I noticed immediately that there was something amiss with the marshmallow salad recipe. Where’s the whipped topping? Ours has a carton of it added in to make it really gooey and good. We also have had to make the one with pistachio pudding every year as it was my youngest sister’s fav and she is gone now. Do I dare not make it? Will she send a curse on our dinner? Will the turkey blow up or something? Believe me if she can she will and then be rolling on her cloud about how funny it was. I’m glad we have another couple of months to prepare for it, anyway.

  22. TulumChica says:

    Hi Karen,
    I was wondering, with your bountiful garden, if you use or have used a food saver and, especially, with your love of Mason jars, do you also use the jar savers? If you have used them, what do you think? I don’t have a wonderful garden like you, but, in this tropical climate, and with a very small household, I have a lot of food storage issues.

    • Karen says:

      Hi TulumChica! What tropical climate do you speak of? Just curious. I do as a matter of fact have a food saver and I use it all the time. I just did a post last week or the week before actually on how to freeze your greens by using a Foodsaver. The trick is to freeze the greens (or anything with a lot of moisture) before Foodsavering them. Whenever I can I always either water bath or pressure can. I’d only use the Foodsaver canning method for things like brown sugar that won’t go bad. ~ karen!

  23. Dixie Zizek says:

    Karen, I make my dressing like yours except I don’t precook onions or celery. I also add some sage. I just throw it all together and mush up with my hands until it sticks together good.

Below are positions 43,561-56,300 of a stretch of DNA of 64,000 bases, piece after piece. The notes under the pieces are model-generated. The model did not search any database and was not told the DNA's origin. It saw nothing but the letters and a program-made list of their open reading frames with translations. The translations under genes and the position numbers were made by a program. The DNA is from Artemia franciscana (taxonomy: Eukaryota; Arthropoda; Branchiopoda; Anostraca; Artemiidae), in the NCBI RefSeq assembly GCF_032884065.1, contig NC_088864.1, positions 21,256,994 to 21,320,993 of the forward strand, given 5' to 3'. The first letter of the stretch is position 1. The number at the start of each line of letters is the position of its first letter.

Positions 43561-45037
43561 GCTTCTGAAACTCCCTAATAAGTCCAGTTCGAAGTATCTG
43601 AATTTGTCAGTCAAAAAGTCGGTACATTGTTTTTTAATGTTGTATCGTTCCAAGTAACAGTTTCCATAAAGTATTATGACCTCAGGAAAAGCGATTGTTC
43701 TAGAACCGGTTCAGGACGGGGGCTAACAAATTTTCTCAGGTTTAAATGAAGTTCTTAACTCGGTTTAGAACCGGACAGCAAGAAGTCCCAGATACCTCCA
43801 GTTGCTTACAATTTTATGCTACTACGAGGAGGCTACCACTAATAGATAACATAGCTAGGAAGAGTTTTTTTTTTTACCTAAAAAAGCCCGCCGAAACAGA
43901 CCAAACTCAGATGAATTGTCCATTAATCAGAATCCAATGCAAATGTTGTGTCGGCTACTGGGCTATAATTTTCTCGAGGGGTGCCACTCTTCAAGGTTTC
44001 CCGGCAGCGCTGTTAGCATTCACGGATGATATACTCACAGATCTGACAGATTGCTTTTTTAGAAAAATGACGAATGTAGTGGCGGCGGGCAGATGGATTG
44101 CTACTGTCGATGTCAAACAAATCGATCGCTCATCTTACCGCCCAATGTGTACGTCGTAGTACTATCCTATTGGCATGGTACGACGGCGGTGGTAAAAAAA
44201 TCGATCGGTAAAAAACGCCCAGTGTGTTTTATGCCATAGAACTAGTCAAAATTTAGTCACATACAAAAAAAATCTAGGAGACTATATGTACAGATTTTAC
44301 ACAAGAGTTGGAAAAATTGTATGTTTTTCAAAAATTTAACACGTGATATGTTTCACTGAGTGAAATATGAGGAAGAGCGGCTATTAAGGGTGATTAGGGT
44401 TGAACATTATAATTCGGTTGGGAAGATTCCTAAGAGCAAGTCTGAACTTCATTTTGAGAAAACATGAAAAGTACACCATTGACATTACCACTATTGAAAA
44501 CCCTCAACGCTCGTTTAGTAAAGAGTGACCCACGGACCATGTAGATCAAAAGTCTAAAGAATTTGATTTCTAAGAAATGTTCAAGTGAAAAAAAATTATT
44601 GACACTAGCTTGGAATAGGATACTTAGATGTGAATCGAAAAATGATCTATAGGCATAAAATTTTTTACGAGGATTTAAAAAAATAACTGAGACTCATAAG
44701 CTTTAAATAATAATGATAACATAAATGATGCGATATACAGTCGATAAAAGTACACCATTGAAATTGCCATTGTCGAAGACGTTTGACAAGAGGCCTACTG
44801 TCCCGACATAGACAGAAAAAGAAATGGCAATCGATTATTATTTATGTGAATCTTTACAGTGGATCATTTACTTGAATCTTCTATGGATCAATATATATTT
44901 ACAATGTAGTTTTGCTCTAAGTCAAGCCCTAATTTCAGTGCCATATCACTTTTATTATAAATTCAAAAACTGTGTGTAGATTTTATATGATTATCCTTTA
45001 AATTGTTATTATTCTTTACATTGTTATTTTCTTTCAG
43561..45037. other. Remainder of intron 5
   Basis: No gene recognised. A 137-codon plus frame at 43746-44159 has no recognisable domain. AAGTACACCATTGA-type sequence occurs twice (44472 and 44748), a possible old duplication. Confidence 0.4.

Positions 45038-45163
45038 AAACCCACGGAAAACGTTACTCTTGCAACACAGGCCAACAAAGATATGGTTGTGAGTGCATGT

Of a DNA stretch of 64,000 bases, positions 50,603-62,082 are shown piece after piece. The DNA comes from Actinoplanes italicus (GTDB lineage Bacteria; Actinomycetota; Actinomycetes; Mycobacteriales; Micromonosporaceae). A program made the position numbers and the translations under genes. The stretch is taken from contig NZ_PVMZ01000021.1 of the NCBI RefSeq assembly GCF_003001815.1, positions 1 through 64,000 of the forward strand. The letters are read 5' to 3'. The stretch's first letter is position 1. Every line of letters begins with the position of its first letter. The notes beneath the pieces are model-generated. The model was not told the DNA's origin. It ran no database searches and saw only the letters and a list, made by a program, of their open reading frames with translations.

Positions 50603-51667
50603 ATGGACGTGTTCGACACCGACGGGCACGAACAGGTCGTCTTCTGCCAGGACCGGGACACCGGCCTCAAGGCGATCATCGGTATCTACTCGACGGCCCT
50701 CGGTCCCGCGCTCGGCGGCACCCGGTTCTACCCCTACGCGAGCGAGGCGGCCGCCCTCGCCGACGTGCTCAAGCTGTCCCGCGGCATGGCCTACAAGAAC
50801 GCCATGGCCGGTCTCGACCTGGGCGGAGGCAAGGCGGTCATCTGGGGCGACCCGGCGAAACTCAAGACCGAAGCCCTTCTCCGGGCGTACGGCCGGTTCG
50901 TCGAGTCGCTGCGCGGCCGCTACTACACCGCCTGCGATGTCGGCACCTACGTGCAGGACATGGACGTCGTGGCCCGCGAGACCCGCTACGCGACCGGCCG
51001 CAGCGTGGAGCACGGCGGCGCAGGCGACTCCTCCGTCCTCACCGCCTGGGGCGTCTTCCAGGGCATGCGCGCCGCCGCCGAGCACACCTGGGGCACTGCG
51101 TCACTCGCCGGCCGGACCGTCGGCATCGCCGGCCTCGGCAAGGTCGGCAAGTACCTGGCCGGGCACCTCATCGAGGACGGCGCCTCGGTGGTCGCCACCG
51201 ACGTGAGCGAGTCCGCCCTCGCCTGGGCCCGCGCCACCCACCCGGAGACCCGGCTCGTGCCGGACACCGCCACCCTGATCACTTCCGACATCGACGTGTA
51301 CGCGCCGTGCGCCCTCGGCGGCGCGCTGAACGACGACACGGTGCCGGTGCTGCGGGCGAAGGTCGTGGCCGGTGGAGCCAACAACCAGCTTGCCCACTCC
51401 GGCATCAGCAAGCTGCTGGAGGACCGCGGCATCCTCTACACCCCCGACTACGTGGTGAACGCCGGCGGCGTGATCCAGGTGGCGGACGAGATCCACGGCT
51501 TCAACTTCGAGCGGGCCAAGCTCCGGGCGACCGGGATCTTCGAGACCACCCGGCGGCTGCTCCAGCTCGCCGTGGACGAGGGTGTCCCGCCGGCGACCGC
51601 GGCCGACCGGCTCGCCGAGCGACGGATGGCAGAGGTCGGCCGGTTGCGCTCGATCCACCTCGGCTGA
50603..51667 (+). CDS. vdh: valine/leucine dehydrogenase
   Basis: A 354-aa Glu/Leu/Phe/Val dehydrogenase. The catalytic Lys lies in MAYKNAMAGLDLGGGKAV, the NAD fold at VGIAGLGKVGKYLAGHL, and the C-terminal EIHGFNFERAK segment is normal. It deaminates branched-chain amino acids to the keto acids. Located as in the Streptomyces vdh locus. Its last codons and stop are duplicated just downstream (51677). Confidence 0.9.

24. TulumChica says:

    I am in Tulum, Quintana Roo, Mexico, about two hours south of Cancun. Very warm all year round and humidity is a great problem. The curses of paradise! I water bath can what I CAN. I don’t have a pressure canner, yet. I keep most everything (including flours, pasta, baking soda, dried fruits, grains, legumes, etc.) in screw top jars, but I am still losing a lot to humidity and bugs. I recently saw that there are attachments for vacuum sealers for regular and wide mouth jars that allow you to vacuum seal these dry type things. Any help from up there in the north? And, when you are freezing your ass off up there, let me know, my guest room might be available!

    • Karen says:

      Ah! I do have the attachment for the Foodsaver and the mason jars. I was really excited to get it, but it’s actually a pain. If you’re sealing anything you use often, like flour or sugar, you always have to have your Foodsaver out so you can reseal the jar after using the ingredient. I’ll keep the guest room in mind! 🙂 ~ k

  25. Lex says:

    Recipes please! I may be cooking my first Thanksgiving this year! I was debating doing stuff in the crockpot..

  26. Nikki F. says:

    I have a great recipe for stuffing if you’d like. It involves sausage. It’s a little different, but it’s been a hit with my family for generations.

  27. Hi – just found you on Facebook. Coldwell Banker had a link to your blog.

    You have such neat handwriting – and with chalk no less. Very jealous. I can’t even be that neat with my favorite oen.

    I have to check out your White Trash Salad – sound like something I’d like to make!! Great name!

    Checking out your other posts. Come and visit me as well.


  28. taria says:

    Happy Thanksgiving Karen and family. Here in So. Cal. we are just closing pools and winding down warm weather. I am with you mom on the marriage stuff. Go for it. Make an honest man out of the fella. The whole trick in a good marriage is picking the right fella. You probably have that accomplished already. That is the work!

  29. Maria says:

    I love the The Art of Doing Stuff #2, white trash salad…what a hoot! 🙂

  30. Vanessa says:

    Um, where are the recipes?? We have our own “white trash salad” its made with green jello, pineapple, and cottage cheese. And it too is served with dinner. 🙂